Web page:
23. Hayes, B. L. Microwave Synthesis; CEM Publishing: Matthews, NC, 2004.
    Return to citation in text: [1]
  24. Xu, Y.; Guo, Q. X. Heterocycles 2004, 63, 903–974.
    Return to citation in text: [1]
  25. Shimada, J.; Suzuki, F.; Nonaka, H.; Ishii, A.; Ichikawa, S. J. Med. Chem. 1992, 35, 2342–2352. doi:10.1021/jm00090a027
    Return to citation in text: [1]
  26. Simo, O.; Rybar, A.; Alfoldi, J. Collect. Czech. Chem. Commun. 1998, 63, 407–415. doi:10.1135/cccc19980407
    Return to citation in text: [1]
  27. Suzuki, H.; Yamamoto, K.; Shimura, S.; Miyamoto, K.; Yamamoto, K.; Sawanishi, H. Chem. Pharm. Bull. 2002, 50, 1163–1168. doi:10.1248/cpb.50.1163
    Return to citation in text: [1]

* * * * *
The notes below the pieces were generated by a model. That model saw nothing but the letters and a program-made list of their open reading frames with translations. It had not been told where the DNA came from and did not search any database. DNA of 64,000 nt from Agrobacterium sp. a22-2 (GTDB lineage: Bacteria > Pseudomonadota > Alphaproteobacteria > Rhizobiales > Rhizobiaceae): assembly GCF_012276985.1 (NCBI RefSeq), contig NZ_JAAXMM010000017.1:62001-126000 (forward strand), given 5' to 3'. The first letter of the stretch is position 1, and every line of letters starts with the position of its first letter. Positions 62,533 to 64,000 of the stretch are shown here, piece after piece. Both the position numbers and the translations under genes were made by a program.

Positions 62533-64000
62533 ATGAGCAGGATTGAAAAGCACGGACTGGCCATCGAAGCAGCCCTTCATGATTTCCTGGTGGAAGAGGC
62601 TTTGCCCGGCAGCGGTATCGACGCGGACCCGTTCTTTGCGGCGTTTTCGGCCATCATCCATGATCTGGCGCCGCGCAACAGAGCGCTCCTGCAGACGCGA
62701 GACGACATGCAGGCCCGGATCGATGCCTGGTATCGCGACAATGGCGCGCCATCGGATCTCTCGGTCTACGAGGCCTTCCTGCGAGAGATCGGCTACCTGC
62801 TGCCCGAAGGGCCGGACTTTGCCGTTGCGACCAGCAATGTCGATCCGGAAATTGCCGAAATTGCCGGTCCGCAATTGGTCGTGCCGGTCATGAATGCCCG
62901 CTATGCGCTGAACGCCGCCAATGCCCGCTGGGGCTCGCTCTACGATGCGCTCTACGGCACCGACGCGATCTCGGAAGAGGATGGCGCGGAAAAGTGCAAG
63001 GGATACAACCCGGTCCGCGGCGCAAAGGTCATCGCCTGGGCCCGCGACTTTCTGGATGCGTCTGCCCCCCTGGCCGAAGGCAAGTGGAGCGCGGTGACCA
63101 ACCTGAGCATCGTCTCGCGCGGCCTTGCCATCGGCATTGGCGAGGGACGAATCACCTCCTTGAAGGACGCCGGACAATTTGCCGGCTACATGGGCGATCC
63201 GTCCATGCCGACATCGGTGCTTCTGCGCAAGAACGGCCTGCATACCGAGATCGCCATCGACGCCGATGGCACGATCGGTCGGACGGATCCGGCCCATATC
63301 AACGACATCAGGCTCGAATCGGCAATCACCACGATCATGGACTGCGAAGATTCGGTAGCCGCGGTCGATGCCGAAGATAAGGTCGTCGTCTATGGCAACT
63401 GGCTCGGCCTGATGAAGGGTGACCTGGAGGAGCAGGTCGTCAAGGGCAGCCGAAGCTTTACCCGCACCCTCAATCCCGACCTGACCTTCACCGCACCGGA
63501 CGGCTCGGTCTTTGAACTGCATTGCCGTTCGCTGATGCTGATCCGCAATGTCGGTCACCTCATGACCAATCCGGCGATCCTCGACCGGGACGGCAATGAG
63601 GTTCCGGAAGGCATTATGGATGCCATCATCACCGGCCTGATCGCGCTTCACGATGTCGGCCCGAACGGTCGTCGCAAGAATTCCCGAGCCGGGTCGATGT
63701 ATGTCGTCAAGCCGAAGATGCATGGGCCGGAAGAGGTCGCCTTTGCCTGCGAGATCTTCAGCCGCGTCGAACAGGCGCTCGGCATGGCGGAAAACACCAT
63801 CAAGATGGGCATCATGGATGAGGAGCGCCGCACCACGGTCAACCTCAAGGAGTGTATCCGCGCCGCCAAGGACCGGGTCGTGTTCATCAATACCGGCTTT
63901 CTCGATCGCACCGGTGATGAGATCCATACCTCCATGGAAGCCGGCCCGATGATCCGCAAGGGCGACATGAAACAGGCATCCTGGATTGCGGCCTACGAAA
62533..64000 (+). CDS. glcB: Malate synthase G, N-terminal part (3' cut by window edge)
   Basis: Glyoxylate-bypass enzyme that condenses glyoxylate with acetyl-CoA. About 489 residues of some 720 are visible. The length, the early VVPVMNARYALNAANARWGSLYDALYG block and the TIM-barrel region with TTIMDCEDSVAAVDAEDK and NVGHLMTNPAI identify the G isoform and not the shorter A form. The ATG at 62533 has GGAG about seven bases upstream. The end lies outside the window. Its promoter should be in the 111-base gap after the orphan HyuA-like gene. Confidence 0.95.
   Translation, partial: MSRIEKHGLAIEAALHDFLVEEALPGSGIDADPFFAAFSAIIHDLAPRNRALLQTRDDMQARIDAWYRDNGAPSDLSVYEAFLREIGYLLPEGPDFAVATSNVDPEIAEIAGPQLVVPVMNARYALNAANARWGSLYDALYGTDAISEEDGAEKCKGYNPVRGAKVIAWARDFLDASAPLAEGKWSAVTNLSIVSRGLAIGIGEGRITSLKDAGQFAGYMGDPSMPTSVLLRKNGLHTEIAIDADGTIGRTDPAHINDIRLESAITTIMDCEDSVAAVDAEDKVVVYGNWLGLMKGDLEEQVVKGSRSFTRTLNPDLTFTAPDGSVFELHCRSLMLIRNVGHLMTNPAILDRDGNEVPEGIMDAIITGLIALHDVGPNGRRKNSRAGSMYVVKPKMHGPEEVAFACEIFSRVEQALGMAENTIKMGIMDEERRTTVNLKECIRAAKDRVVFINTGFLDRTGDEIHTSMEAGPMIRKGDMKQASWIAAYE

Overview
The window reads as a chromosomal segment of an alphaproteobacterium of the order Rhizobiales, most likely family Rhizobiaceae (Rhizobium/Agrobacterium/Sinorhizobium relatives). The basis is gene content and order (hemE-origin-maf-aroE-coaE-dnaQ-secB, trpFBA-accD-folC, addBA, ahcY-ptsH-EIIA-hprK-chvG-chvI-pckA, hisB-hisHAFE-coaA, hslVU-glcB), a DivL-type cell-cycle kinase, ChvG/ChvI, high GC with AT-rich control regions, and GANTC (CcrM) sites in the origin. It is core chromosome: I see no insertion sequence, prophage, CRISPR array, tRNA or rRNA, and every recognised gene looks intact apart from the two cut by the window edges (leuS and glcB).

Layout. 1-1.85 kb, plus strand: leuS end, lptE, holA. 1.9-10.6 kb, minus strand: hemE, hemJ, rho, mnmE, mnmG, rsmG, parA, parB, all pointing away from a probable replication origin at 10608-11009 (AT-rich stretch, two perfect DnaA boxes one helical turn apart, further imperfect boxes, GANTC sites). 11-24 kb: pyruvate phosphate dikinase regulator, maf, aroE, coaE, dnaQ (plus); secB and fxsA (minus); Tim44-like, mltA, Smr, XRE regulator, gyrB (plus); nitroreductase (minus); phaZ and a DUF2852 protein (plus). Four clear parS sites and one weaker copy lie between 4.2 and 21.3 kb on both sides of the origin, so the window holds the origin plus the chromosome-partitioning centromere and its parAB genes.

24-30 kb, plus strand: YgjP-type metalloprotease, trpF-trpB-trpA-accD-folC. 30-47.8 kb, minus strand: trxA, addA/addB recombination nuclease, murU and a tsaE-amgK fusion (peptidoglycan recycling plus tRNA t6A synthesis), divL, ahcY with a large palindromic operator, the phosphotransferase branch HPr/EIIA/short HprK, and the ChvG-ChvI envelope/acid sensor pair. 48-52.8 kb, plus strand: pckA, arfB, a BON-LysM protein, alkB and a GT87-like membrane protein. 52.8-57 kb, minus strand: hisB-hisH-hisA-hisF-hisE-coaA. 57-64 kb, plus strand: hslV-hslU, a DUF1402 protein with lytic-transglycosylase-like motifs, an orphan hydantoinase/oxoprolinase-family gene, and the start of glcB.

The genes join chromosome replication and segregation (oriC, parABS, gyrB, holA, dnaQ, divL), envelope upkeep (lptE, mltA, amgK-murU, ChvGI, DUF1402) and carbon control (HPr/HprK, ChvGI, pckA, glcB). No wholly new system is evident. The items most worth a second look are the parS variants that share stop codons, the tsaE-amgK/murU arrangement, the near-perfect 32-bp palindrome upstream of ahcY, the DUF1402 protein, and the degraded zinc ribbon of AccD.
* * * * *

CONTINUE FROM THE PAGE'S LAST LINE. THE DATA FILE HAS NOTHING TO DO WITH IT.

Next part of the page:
Top
Figure 1: Potent, selective adenosine A1 and A2A receptor antagonists with xanthine structure. Move  Close
Scheme 1: Microwave-supported synthesis of Nor-istradefylline Move  Close
Scheme 2: Microwave-supported synthesis of precursors of MSX-2 Move  Close
Scheme 3: Microwave-supported synthesis of PSB-63 (5) Move  Close
Scheme 4: Microwave-supported synthesis of pyrimido- and diazepino-purinediones Move  Close
Table 1: Synthesis of tricyclic xanthine derivatives Move  Close
[Graphic 1]
Compounds   Yield [%]
ReactandProductR1R2SizeARefluxBMicrowaveC
135Prnor-adamantyl66075
14-Bucyclopentyl500
1517Bucyclopentyl66098
1618Bucyclopentyl7091
6.Weyler, S.; Hayallah, A.; Müller, C. E. Tetrahedron 2003, 59, 47–54. doi:10.1016/S0040-4020(02)01485-0
Go to reference 6
3.Sauer, R.; Maurinsh, J.; Reith, U.; Fülle, F.; Klotz, K. N.; Müller, C. E. J. Med. Chem. 2000, 43, 440–448. doi:10.1021/jm9911480
6.Weyler, S.; Hayallah, A.; Müller, C. E. Tetrahedron 2003, 59, 47–54. doi:10.1016/S0040-4020(02)01485-0
Go to references 3,6
21.Tyagarajan, S.; Chakravarty, P. K. Tetrahedron Lett. 2005, 46, 7889–7891. doi:10.1016/j.tetlet.2005.09.094
22.Uchida, H.; Shimizu, T.; Reddy, P. Y.; Nakamura, S.; Toru, T. Synthesis 2003, 1236–1240.
Go to references 21,22